Climate & Clean Air


The climate crisis is already impacting Latino communities across the country. Latino communities want to see action taken to protect their health and mitigate the climate crisis. In fact, 86% of Latinx people support carbon pollution limits on power plants – a key driver of climate change. GreenLatinos supports the IPCC recommended goal of deep carbon cuts by 2030 and net zero emissions by 2050 in order to prevent global average temperatures from rising by 1.5 ° C. GreenLatinos members are calling for federal climate action that achieves deep carbon cuts, funds resilient infrastructure, and prioritizes benefits for the most impacted communities. 

An overwhelming majority of Latinxs (78%) say they have personally experienced the effects of climate change. The majority of Latinxs in the U.S. live in four states and territories that have already been devastated by natural disasters that were made more extreme because of climate change: from wildfires in California, to hurricanes in Texas and Puerto Rico, and flooding in Florida.

Latino communities often bear disproportionate impacts of air pollution from fossil fuel sources such as coal plants or oil and gas facilities.  Latinx children in the U.S. are twice as likely as non-Latinx whites to die from asthma attacks, partly because many Latinos live within 30 miles of a coal-fired power plant and Latinxs are more likely to lack access to health insurance. 1.8 million Latinxs in the U.S. live within a half-mile of an oil and gas facility, increasing odds of preterm birth and respiratory illnesses.

As the U.S. economy transitions away from fossil fuels, federal climate policy must include provisions to ensure equitable outcomes for communities that have experienced the highest pollution burdens. For example, community members in the worst impacted neighborhoods should drive decision making, enabling their communities to receive the benefits of clean air and job transition programs first.

Working Groups

The goal of the working group is to cross-pollinate, create an opportunity for knowledge and skill sharing, and identify patterns or opportunities for GreenLatinos to help build capacity in Latino communities. The Climate and Clean Air Working group offers three ways for members to engage with GreenLatinos:

Who Can Join?

Anyone may join the working group.  We encourage and prioritize individuals from the following groups to share a member update on working group calls:

  • Latinx-led organizations or based in a predominantly Latino community

  • Environmental Justice-focused

  • Local-level, rather than state or national level

Learn More

The email listserv is used to share information about relevant events, news, and policy actions.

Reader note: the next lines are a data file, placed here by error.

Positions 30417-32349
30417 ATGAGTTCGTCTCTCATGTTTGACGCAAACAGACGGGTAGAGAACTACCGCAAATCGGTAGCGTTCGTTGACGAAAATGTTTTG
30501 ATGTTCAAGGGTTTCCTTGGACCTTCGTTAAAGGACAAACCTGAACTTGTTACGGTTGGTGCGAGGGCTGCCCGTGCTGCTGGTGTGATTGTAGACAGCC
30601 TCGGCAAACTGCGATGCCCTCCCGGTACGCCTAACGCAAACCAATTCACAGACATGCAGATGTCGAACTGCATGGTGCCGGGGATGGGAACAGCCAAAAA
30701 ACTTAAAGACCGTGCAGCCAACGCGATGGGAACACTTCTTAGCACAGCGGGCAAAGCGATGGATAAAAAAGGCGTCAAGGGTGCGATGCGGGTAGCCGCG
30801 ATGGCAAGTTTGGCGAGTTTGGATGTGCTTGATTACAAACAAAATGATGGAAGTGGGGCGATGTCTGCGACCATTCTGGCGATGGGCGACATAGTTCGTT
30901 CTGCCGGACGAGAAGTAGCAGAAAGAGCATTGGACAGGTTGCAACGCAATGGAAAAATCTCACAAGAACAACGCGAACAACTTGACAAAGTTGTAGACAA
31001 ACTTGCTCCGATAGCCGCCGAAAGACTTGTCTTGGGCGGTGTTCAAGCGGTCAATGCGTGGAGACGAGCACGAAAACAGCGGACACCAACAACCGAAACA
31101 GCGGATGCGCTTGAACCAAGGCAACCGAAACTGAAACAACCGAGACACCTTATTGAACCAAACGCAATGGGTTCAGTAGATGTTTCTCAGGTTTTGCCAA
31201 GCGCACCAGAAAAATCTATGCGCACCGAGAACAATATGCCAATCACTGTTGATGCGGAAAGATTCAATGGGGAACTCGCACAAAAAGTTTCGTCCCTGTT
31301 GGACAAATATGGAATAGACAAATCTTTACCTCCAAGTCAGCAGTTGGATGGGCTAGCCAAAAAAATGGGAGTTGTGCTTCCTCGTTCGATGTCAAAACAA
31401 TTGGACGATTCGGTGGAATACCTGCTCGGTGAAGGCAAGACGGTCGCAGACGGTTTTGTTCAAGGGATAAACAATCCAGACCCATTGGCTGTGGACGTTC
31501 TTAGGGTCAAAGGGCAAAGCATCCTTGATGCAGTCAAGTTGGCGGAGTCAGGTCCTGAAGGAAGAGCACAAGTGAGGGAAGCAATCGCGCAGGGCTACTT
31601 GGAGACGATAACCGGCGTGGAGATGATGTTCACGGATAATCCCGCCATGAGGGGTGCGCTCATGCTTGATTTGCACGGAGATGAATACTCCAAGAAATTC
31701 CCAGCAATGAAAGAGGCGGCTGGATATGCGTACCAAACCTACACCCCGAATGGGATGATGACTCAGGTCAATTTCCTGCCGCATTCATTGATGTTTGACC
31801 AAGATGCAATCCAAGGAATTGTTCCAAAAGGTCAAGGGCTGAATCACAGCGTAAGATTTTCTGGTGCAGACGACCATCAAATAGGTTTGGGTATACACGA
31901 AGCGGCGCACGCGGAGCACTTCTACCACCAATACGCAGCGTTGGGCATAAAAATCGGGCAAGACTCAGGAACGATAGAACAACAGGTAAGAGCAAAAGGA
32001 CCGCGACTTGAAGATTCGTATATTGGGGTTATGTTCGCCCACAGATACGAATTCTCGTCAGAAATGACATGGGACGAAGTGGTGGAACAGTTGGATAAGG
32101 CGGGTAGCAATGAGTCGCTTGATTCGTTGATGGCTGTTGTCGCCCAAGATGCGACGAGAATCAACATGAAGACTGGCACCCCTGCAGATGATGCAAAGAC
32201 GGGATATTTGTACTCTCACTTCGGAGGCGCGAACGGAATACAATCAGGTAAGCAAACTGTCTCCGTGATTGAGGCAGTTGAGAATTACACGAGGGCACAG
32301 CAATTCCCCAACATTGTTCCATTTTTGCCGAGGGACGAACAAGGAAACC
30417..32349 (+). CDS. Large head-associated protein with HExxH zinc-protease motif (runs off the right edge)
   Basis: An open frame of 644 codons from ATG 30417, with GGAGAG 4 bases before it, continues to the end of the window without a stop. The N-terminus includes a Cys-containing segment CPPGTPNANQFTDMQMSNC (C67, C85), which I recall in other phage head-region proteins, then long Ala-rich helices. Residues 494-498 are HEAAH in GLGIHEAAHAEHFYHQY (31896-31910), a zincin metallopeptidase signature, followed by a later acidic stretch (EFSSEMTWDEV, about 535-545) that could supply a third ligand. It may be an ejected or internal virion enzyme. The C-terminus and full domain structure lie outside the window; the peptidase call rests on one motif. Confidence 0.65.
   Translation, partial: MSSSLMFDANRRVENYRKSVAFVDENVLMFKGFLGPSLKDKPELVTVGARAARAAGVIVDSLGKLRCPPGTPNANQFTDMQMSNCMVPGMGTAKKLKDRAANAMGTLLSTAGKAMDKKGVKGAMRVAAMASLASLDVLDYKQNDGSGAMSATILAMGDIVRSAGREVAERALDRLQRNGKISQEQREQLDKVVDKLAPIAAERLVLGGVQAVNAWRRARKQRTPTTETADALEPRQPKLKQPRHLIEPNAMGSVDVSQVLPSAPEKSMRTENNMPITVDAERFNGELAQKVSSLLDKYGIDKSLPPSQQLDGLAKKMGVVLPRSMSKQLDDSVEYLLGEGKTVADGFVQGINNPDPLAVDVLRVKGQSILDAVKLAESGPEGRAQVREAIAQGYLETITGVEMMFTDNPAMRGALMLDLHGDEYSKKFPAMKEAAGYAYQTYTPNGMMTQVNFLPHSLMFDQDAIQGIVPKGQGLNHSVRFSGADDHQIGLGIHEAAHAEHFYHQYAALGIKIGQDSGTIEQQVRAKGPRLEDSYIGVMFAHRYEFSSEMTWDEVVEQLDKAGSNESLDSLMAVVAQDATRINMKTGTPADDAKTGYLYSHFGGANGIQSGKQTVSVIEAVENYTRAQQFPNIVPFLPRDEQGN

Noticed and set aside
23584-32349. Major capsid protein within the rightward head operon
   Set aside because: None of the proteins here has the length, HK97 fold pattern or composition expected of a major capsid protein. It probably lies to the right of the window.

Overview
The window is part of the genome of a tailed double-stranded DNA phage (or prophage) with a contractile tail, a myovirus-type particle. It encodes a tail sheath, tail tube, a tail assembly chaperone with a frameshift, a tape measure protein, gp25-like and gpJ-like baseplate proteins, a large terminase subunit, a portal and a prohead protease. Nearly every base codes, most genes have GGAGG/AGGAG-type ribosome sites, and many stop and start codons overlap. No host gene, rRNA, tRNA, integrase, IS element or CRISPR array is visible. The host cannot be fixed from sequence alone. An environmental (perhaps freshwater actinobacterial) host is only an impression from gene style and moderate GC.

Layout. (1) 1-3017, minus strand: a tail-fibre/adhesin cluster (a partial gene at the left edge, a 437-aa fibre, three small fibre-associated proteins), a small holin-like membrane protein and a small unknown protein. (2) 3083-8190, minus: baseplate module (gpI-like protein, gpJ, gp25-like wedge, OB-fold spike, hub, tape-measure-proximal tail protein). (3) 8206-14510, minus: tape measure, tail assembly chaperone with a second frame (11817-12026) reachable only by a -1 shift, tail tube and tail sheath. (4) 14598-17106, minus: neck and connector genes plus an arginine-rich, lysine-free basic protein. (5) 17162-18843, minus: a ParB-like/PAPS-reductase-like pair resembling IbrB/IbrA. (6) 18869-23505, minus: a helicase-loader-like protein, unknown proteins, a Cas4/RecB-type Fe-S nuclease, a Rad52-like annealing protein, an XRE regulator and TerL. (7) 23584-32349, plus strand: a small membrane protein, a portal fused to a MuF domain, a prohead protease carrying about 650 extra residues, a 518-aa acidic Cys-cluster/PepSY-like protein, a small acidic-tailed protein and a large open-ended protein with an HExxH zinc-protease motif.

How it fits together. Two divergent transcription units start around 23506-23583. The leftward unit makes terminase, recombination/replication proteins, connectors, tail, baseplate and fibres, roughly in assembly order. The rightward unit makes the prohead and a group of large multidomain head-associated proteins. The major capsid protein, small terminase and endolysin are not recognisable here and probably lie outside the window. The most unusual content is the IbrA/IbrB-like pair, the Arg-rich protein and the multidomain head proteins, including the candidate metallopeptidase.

The Mendeley Library Group allows members to share peer-reviewed studies, reports, or other articles on Climate and Clean Air topics that have a Latinx focus.  This enables our members to have ready access to references that they can use to write grant proposals, reports, speeches, letters to the editor or op-eds, or sign-on letters; it also helps track and share relevant new research.


Recent Digital Encuentros on Climate and Clean Air have included: Laredo Climate Action Town Hall, Equity in Climate Action Planning, Florida Climate Justice Solutions.

Latinx partner organizations joined GreenLatinos in showing support for bold climate action following the release of the U.S. House Select Committee on the Climate Crisis plan to address the climate crisis entitled “Solving the Climate Crisis: The Congressional Action Plan for a Clean Energy Economy and a Healthy and Just America.”


GreenLatinos has been involved in fighting the Trump Administration’s rollbacks of EPA climate and clean air protections including rollbacks of methane standards for the oil and gas sector.  National, state, and local Latinx partners joined us in denouncing the rollbacks.

GreenLatinos is committed to supporting regional efforts to address climate and air pollution.  A 2020 environmental public health study published in EHP pointed to a prevailing threat for pregnant women in South Texas who live near the areas where flaring from oil and gas facilities is common. These women had a 50 percent higher rate of giving birth prematurely, with the impact of flaring falling entirely on Latinx mothers.  GreenLatinos collaborated with state environmental organizations in Texas to draw attention to the persistent problem of venting and flaring from oil and gas facilities.